Armstrong US Postal Service case analysis: WADA, USADA and USA Cycling comment prior to Federal hearing
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Thursday, August 9, 2012

Armstrong US Postal Service case analysis: WADA, USADA and USA Cycling comment prior to Federal hearing

by Shane Stokes at 11:30 AM EST   comments
Categories: Pro Cycling, Doping
‘UCI is sadly destroying the credibility it has slowly been regaining’ - Howman

WADAWorld Anti Doping Agency Director General David Howman has issued a warning to UCI president Pat McQuaid that its actions in relation to the Lance Armstrong/US Postal Service doping investigation are causing serious harm to the federation’s standing and reputation, as well as possibly breaking the WADA Code.

The rebuke comes in an email letter sent by Howman to McQuaid on Tuesday, which was published on the website yesterday. It was part of the US Anti Doping Agency’s reply brief sent to the Texas federal court (click here to read) which will soon rule in terms of jurisdiction of disciplinary action.

“…UCI’s refusal to cooperate with USADA appear to me to be against article 23.2.3 of the Code,” warns Howman at the end of the five page letter.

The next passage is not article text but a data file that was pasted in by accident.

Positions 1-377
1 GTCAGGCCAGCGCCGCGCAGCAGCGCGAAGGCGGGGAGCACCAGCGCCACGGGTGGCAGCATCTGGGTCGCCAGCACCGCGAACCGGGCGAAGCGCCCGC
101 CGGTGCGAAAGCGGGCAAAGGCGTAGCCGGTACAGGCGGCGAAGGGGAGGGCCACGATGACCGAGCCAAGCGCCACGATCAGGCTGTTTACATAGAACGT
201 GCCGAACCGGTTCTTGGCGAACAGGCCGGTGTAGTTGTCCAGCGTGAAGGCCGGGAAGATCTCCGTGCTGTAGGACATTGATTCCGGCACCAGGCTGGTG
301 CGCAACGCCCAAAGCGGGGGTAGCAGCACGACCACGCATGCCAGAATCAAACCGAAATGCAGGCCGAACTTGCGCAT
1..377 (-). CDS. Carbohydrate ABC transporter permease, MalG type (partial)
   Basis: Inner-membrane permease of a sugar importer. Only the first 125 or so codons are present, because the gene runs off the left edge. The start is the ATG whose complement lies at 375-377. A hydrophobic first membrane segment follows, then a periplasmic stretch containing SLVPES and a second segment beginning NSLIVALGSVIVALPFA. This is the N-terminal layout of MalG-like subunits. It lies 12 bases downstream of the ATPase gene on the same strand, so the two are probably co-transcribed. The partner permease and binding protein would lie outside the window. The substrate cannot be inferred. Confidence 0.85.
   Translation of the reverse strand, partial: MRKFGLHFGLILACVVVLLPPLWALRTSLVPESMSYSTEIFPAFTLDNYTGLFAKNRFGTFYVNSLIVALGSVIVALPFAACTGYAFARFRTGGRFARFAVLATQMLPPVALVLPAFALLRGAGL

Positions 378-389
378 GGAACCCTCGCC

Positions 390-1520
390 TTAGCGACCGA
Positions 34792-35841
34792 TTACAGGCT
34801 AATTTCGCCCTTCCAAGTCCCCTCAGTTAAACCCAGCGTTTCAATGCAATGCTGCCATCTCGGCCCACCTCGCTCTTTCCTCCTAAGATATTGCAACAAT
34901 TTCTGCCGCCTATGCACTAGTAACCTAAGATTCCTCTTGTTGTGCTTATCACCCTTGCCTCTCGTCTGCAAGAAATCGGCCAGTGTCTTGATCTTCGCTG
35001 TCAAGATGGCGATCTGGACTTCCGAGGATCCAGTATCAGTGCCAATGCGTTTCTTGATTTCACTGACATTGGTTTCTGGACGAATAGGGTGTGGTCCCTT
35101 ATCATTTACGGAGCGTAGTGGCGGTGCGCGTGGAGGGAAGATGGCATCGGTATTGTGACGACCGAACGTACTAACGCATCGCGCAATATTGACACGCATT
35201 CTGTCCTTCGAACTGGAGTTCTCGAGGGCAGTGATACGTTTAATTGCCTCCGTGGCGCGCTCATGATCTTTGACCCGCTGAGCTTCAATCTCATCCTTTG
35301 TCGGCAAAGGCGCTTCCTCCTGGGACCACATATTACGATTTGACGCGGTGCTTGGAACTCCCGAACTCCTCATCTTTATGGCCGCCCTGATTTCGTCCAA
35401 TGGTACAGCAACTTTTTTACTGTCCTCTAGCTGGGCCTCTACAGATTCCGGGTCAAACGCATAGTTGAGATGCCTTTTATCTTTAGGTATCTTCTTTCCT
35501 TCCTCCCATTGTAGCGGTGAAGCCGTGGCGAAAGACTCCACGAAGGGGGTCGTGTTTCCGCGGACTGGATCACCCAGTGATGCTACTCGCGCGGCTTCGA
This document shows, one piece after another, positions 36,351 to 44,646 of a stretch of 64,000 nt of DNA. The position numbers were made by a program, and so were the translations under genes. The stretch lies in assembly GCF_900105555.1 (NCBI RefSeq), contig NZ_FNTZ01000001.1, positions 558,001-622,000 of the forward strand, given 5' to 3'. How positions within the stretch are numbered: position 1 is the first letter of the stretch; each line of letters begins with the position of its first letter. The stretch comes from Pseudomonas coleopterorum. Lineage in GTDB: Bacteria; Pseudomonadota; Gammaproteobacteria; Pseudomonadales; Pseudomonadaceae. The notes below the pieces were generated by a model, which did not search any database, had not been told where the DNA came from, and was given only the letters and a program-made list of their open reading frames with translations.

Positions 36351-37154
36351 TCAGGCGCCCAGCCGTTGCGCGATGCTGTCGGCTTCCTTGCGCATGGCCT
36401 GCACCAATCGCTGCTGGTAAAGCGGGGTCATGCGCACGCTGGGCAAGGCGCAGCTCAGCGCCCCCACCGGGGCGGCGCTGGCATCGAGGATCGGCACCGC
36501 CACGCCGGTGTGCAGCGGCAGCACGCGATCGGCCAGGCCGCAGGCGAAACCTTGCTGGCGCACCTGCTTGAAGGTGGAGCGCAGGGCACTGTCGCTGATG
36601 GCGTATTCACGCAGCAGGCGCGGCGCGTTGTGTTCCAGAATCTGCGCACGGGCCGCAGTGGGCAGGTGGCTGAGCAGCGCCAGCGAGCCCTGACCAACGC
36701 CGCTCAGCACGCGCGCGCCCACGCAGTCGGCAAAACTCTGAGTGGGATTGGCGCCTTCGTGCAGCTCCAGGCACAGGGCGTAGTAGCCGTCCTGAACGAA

“We therefore urge you to reconsider your position and to provide all support to USADA in the conduct of this case, including all documents required by them.” The sting comes in the final line: “By adopting its current position UCI is sadly destroying the credibility it has slowly been regaining in the past years in the fight against doping,” he warned.

The Texas federal court of Sam Sparks is currently studying a large number of documents relating to the case, and is expected to hear both sides’ arguments in his court tomorrow. If he sides with USADA and agrees that the case should go to arbitration, Armstrong could face a potential life ban and the loss of up to all seven of his Tour titles.

If he agrees with Armstrong and rules in his favour, that will complicate things for USADA and force it to appeal.

Given that WADA Anti-Doping Code is recognised by most international federations as being the prime set of rules in this area, Howman’s statements are an important backing for USADA. Will they help convince Sparks that USADA has jurisdiction? That will become clear in the next few days.

USADA’s arguments:

USADAUSADA’s filing yesterday comprised a 57 page reply brief requesting the judge to either ‘dismiss for lack of subject matter jurisdiction or, in the alternative, motion to dismiss or stay under the federal arbitration act.’

It included ten pages of legal argument by USADA, as well as various attached exhibits including Howman’s aforementioned letter, a communication between USADA counsel William Bock and McQuaid, the transcript of a video interview between Belgian media Sporza and McQuaid on July 11th, a copy of Tuesday’s International Tennis Federation’s statement of support for USADA and the agreement for arbitration announced yesterday between USADA and former USPS coach Pepe Marti. All can be viewed here, while the Sporza video is here.